Hello SOTGC community,
I am a big fan of cloud storage services. It’s magic to me, the way that the photos that I take with my cell phone appear on my PC when I get home, without having to connect any cables, and to have my work from my desktop PC instantly available to me on my laptop.
My data is accessible to me alone unless I choose to share it with someone. I’m not a doctor or a lawyer or even a corporate employee, so a security breach would not be a catastrophe to me, and the convenience is worth the risk. But just how much of a risk is it? Should you be concerned?
Most cloud services encrypt the data during transfer to/from the Internet (“SSL” encryption – you’ll know it’s encrypted because of the “s” in “https”), and then again when it’s stored on their servers. So if a hacker is sitting across the room from me in a coffee shop, monitoring everyone’s connection, or if a hacker manages to connect to the cloud service servers, my data is still private as long as he or she doesn’t crack the encryption.
The main risk is if my password gets compromised. Then anyone with my user id and password could access my data. If you’re concerned about cloud security, then it’s important to have a strong password and change it often.
You’ve probably heard that term before, but what does “strong” password mean? How long does it need to be? Do you need special characters? Numbers? How many? Do you need a different password for every cloud service? How do you remember those passwords?
It’s a complex subject and, unfortunately, the recommendations for “strong” passwords keep changing, as the hackers become more sophisticated.
I recommend using a password manager. Let the experts worry about it. A password manager is a plug-in for your web browser. You can use it to generate a password, and it will indicate how “strong” that password is. Once you use that password to log into your cloud service through your web browser, then you can store that password in your “password vault” that the plug-in supplies.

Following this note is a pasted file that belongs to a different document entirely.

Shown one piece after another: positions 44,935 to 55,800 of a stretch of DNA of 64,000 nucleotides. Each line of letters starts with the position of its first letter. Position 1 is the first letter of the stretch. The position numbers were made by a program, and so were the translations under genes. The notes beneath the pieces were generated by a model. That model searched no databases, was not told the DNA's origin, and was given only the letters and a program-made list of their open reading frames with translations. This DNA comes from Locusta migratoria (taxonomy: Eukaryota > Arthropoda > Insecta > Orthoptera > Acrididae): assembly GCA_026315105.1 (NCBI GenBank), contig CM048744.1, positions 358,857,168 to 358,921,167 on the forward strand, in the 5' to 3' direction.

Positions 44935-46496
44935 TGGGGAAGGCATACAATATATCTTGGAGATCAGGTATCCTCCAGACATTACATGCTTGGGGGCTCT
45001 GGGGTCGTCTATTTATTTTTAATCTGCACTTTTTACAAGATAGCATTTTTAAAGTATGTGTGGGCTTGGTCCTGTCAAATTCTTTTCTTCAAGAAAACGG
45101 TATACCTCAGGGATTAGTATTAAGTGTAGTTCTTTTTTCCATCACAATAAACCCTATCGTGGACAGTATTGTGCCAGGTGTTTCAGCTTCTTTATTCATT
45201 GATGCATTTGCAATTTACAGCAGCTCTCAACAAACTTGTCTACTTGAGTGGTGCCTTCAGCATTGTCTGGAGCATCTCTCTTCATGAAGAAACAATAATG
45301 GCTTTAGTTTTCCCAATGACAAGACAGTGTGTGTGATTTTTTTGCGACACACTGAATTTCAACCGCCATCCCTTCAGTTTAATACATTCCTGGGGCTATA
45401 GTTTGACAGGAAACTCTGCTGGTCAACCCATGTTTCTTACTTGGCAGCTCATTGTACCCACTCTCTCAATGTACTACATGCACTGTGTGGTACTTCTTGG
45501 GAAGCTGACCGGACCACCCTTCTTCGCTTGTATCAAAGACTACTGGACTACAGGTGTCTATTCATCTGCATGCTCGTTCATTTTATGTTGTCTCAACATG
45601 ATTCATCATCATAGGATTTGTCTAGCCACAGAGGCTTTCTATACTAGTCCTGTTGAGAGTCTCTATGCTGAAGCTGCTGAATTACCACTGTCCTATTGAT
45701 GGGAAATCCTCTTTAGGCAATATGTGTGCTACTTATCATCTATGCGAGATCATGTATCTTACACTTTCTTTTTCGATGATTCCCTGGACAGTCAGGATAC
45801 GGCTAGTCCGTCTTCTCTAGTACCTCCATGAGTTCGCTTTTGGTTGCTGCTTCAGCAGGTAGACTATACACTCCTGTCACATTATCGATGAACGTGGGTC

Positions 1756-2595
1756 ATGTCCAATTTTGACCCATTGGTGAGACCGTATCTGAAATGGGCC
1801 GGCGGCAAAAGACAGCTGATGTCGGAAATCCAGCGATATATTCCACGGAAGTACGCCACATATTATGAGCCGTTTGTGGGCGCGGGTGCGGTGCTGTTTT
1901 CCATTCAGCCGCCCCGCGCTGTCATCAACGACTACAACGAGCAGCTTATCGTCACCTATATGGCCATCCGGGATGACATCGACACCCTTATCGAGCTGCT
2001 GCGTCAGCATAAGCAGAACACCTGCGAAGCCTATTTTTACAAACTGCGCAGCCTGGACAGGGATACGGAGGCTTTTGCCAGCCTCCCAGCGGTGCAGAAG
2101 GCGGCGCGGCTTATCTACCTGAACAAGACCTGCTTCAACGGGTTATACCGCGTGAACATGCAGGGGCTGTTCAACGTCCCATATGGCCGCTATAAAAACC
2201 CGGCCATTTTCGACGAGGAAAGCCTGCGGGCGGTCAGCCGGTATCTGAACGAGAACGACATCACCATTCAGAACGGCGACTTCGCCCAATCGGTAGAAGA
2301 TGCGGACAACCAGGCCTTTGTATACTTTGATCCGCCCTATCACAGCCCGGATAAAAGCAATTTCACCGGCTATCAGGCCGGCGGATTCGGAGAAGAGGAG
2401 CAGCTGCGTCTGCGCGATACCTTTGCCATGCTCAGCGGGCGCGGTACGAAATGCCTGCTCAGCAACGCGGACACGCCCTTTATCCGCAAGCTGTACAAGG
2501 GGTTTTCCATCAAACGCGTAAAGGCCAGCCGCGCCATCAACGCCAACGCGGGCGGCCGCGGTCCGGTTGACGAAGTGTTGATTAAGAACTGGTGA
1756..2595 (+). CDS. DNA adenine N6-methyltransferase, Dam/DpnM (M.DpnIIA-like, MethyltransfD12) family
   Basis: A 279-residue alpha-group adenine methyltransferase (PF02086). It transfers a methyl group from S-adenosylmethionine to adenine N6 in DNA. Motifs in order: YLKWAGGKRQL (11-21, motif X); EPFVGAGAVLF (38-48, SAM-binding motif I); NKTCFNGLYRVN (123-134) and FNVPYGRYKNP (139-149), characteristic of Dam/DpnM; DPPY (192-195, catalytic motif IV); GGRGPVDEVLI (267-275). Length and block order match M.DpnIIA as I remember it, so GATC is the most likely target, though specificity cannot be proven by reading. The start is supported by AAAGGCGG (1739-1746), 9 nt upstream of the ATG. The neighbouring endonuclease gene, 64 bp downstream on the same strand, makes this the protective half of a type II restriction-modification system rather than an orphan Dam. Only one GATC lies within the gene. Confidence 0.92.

The password manager itself needs a password to log in and retrieve your other passwords, but it’s the only password that you really need to remember. I start with a word that has some personal meaning to me, add a character between syllables, a few numbers at the end (that I’m sure that I’ll remember), and then use the word in a complete phrase.
Some password managers are also cloud services so that you can sync your passwords with all of your devices. They use an extra level of security – your password vault gets encrypted locally, on your own computer, and then transferred and stored unaltered on the cloud server. When you log into the service through your web browser plug-in, the reverse process happens – the password vault is transferred from the cloud down to your PC, and then decrypted.
In addition to using a strong password and changing it often, some cloud services offer an optional two-step authentication. If you’re concerned about security, then you should check if your cloud service offers this, and go through the steps to enable it.
I believe that you can relax about your cloud security if you use a password manager and if you change your passwords regularly. The convenience of using a cloud service far surpasses the slight risk of having your privacy compromised.
Since SOTGC was created to be a forum for discussion we’d love it if you joined the conversation. Please comment with your thoughts below and have a great day.